Even the most dedicated health nut likes to go out on the town and grab a bite at a good restaurant. But that’s often fraught with dietary land mines. Every patron is fighting a losing battle with all the salt that restaurants add to their cuisine.
According to the consumer watchdog group the Center for Science in the Public Interest, restaurants are increasing their customers’ chances of high blood pressure, heart attack, and stroke with all the salt they add to their food.
Among 10 popular chain restaurants examined, about 85 percent of the adult meals have more than the recommended daily sodium intake (which is >2,300 mg). Here are some examples given:
- Red Lobster’s Admiral’s Feast at 7,106 milligrams of sodium. The meal includes lobster, Caesar salad with dressing, lobster-topped mashed potato, biscuit, and lemonade.
- Chili’s Buffalo Chicken Fajitas and a Dr. Pepper at 6,916 milligrams of sodium.
- Chili’s Honey Chipotle Ribs at 6,440 milligrams of sodium, which includes mashed potatoes with gravy, seasonal vegetables, and Dr Pepper.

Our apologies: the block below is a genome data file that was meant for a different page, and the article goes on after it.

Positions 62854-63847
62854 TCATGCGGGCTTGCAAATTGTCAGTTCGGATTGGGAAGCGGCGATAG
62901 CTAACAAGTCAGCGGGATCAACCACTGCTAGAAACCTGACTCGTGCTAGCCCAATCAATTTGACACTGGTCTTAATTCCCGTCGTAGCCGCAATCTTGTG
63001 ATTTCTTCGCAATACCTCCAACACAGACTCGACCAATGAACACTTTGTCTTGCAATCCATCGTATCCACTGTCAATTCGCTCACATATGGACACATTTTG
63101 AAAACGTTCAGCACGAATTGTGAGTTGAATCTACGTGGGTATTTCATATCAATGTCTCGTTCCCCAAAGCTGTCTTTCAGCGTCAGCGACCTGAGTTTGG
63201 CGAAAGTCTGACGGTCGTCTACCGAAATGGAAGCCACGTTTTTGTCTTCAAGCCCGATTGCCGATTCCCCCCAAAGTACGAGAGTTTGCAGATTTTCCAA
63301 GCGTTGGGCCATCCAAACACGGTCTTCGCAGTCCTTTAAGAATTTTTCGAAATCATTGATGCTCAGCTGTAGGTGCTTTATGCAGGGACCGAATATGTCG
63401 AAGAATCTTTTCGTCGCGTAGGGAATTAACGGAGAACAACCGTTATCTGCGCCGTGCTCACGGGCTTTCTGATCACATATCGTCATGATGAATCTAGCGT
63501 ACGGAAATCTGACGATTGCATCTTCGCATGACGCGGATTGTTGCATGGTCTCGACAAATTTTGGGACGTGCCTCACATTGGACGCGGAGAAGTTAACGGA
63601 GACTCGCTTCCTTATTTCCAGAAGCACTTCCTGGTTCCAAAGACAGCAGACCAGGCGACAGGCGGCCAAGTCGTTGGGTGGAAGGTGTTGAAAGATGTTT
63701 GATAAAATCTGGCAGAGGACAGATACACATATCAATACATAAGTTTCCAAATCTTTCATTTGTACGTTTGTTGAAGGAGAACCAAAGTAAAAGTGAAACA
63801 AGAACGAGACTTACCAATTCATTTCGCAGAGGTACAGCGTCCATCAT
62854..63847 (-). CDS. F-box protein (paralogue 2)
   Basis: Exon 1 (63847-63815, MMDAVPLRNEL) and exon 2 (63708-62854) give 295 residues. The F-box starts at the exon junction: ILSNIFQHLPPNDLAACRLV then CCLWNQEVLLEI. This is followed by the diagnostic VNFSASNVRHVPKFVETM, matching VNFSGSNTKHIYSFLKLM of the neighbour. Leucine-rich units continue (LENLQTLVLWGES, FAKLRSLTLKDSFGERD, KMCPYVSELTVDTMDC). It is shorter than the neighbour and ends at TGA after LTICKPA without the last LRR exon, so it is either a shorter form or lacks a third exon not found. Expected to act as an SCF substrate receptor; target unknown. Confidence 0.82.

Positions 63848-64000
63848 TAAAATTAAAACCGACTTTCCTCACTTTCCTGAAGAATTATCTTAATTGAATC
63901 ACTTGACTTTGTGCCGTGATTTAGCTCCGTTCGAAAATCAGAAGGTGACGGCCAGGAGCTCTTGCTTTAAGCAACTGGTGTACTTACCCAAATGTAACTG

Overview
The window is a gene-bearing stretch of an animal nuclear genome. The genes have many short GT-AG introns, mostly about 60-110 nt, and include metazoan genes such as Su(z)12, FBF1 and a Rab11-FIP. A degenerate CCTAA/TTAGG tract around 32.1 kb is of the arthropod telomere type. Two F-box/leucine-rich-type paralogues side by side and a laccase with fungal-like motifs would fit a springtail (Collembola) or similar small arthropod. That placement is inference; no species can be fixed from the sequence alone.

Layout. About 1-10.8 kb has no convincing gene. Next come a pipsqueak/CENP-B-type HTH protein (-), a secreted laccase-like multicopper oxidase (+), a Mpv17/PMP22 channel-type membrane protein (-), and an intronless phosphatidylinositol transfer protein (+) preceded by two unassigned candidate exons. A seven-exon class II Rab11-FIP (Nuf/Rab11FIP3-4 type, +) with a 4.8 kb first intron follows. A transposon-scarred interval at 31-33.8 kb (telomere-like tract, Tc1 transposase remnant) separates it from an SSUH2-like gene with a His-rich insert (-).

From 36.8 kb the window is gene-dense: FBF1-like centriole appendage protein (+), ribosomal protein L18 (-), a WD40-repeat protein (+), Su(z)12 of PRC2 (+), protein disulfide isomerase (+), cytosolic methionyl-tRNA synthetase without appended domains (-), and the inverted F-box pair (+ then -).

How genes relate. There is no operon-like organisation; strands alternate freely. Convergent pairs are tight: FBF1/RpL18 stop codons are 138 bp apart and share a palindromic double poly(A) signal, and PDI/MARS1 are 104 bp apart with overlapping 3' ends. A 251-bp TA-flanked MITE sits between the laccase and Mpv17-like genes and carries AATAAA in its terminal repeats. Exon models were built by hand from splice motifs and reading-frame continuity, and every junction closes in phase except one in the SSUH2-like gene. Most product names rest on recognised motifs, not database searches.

- Olive Garden Tour of Italy lasagna at 6,176 milligrams of sodium, with a bread stick, salad with house dressing, and a Coca-Cola.
- Olive Garden Chicken Parmigiana at 5,735 milligrams of sodium, with breadstick, salad with house dressing, and raspberry lemonade.
The watchdog group also identified five kids’ meals containing more than twice the recommended daily sodium intake for kids (1,200 mg) in a single meal.
- Red Lobster Chicken Fingers, biscuit, fries, and raspberry lemonade, at 2,430 milligrams of sodium.
- Chili’s Country Fried Chicken Crispers with rice and 1% milk at 2,385 milligrams of sodium.
- KFC Popcorn Chicken with macaroni and cheese, Teddy Grahams, and 2% milk at 2,005 milligrams of sodium.
- Jack in the Box Grilled Chicken Strips, Buffalo Sauce, fries, and 1% milk at 1,980 milligrams of sodium.
- Olive Garden Chicken Fingers, fries, and raspberry lemonade at 1,835 milligrams of sodium.
“These chains are sabotaging the food supply. They should cut back and give consumers the freedom to decide for themselves how much salt they want,” says Michael F. Jacobson, executive director of the Center for Science in the Public Interest.
The Center for Science in the Public Interest petitioned the FDA in 2005 to regulate the amount of salt in the U.S. food supply. But Beth Johnson, executive vice president of the National Restaurant Association, says that her industry has made “tremendous strides” in the sodium content of restaurant food.
Unless there’s some sort of miraculous breakthrough, and restaurants either voluntarily reduce sodium or are forced to, the best you can do is moderate the number of times you dine out and research menus on the Internet.